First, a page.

Using the term “first cost,” the court found that the amount the county would have incurred if the omitted change order item had been originally included in the design plans must be removed from the damages calculation. This is because if, for example, something like a staircase is left out of the plans, then the contractor never included any cost for that staircase in its bid. If the original plans had included the stairs, the contractor logically would have included costs in its bid for those stairs and that will be the “first cost” that the county would have had to pay if the original design had included the stairs as it should have.
When the change order is later granted to a contractor to install the missing stairs, the measure of damages will be the difference between what it costs to rip out work, make changes, and install the stairs now versus what it would have cost to have obtained the stairs if they had been designed and bid at the correct time. The county should not be entitled to a free set of stairs. That would be “betterment.” Or as analyzed by this court, it would be improperly removing the county’s “first cost.”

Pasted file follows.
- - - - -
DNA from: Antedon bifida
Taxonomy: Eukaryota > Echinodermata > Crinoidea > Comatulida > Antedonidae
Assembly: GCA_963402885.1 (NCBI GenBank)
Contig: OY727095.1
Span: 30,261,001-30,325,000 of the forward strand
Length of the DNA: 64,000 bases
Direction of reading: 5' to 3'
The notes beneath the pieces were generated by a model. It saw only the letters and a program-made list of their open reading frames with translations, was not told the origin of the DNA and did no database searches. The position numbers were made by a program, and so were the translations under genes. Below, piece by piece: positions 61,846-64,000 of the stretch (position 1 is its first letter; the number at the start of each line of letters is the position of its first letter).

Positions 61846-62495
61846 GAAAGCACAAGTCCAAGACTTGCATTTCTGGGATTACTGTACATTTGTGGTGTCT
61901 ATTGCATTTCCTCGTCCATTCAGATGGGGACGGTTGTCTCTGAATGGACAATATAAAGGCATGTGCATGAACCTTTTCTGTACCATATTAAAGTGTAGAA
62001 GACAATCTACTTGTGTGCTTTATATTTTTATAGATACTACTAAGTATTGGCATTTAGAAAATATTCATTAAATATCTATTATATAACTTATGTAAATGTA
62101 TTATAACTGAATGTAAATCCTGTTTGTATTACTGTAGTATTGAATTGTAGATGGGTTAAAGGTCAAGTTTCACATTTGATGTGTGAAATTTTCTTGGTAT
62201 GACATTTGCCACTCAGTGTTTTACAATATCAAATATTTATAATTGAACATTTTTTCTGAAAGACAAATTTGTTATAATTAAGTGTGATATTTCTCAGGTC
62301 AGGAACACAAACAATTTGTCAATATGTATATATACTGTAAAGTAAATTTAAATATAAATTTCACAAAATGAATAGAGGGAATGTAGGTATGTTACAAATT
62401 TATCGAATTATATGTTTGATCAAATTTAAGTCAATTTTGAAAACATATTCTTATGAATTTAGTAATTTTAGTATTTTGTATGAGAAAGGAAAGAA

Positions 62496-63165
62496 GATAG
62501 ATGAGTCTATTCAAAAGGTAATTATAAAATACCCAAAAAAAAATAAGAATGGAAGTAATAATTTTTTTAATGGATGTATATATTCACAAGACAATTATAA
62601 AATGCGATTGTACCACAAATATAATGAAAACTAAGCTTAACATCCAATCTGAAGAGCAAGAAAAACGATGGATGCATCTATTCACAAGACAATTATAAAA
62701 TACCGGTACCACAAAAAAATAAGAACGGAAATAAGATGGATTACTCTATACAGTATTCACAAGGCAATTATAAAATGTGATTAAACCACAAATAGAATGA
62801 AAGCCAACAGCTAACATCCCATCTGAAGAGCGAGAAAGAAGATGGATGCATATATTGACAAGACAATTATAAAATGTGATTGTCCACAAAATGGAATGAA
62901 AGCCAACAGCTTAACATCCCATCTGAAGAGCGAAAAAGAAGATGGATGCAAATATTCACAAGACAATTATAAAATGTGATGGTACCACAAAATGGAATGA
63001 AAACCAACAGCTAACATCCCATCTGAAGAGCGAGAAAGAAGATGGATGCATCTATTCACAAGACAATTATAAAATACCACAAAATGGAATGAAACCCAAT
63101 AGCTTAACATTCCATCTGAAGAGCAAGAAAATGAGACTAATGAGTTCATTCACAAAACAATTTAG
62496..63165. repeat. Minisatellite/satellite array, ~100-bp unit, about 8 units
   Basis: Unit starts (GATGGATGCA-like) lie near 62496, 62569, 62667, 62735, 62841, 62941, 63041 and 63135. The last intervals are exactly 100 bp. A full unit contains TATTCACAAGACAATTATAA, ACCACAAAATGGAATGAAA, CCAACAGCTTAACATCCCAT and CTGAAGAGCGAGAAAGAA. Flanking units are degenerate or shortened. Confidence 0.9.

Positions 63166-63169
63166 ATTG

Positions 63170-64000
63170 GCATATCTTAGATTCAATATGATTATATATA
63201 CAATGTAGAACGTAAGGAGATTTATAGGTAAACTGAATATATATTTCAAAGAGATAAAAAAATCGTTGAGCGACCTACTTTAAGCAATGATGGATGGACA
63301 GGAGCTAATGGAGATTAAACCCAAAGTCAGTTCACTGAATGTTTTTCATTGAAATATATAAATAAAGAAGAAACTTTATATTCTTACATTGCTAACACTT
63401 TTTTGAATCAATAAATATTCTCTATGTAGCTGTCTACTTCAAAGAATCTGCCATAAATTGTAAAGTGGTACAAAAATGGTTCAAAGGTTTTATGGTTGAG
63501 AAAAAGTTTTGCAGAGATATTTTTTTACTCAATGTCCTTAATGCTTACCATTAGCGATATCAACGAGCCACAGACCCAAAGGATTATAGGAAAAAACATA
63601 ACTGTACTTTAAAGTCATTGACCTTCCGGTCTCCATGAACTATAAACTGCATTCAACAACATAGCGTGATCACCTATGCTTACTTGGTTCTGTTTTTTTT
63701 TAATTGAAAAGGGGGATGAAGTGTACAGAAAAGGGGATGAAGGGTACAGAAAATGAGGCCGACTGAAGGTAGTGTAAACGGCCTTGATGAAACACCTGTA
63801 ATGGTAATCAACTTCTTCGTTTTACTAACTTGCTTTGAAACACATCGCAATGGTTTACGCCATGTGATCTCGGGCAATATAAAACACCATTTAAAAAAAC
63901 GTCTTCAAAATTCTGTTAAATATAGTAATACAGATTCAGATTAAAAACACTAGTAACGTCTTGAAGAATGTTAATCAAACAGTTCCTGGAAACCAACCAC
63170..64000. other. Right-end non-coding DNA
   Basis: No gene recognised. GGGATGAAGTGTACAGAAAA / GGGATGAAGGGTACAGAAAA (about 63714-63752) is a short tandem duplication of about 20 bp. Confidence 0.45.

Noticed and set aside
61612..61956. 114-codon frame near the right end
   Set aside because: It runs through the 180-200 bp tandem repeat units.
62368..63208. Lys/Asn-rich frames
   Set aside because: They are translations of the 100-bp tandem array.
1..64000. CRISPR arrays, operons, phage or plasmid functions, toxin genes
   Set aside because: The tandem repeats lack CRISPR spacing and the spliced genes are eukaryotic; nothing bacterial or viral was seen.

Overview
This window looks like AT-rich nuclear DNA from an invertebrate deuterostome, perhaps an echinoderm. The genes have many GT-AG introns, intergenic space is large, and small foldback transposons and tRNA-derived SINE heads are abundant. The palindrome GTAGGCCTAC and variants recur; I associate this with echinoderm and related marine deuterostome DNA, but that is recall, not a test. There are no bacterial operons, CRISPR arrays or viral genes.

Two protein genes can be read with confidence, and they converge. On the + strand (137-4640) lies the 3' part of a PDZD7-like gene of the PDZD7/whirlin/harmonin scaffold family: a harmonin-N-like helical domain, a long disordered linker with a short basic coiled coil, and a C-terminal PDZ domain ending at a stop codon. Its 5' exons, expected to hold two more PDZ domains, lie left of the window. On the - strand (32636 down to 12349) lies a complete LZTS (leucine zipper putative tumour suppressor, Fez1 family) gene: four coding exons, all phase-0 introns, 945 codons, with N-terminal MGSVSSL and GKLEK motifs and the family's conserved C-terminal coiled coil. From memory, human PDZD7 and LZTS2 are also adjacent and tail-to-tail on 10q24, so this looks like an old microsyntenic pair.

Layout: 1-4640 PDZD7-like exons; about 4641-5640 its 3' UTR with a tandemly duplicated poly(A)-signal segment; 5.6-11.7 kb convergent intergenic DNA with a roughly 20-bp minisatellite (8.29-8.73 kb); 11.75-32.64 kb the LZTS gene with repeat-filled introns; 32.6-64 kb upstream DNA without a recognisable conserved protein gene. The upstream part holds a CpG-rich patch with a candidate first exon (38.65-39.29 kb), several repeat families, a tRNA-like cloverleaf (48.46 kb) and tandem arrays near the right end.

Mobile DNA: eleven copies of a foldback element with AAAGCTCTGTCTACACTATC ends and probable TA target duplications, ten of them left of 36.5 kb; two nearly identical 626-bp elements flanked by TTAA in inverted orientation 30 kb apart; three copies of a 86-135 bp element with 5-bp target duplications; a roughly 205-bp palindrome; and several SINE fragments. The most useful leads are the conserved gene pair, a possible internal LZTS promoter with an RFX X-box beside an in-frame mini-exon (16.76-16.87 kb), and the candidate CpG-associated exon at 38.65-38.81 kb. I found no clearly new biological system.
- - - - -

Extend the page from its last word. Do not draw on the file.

About the author: Article written by J. Kent Holland, Jr., a construction lawyer located in Tysons Corner, Virginia, with a national practice (formerly with Wickwire Gavin, P.C. and now with Construction Risk Counsel, PLLC) representing design professionals, contractors and project owners. He is founder and president of a consulting firm, ConstructionRisk, LLC, providing consulting services to owners, design professionals, contractors and attorneys on construction projects. He is publisher of ConstructionRisk.com Report and may be reached at Kent@ConstructionRisk.com or by calling 703-623-1932. This article is published in ConstructionRisk.com Report, Vol. 16, No. 7 (July 2014).
Copyright 2014, ConstructionRisk, LLC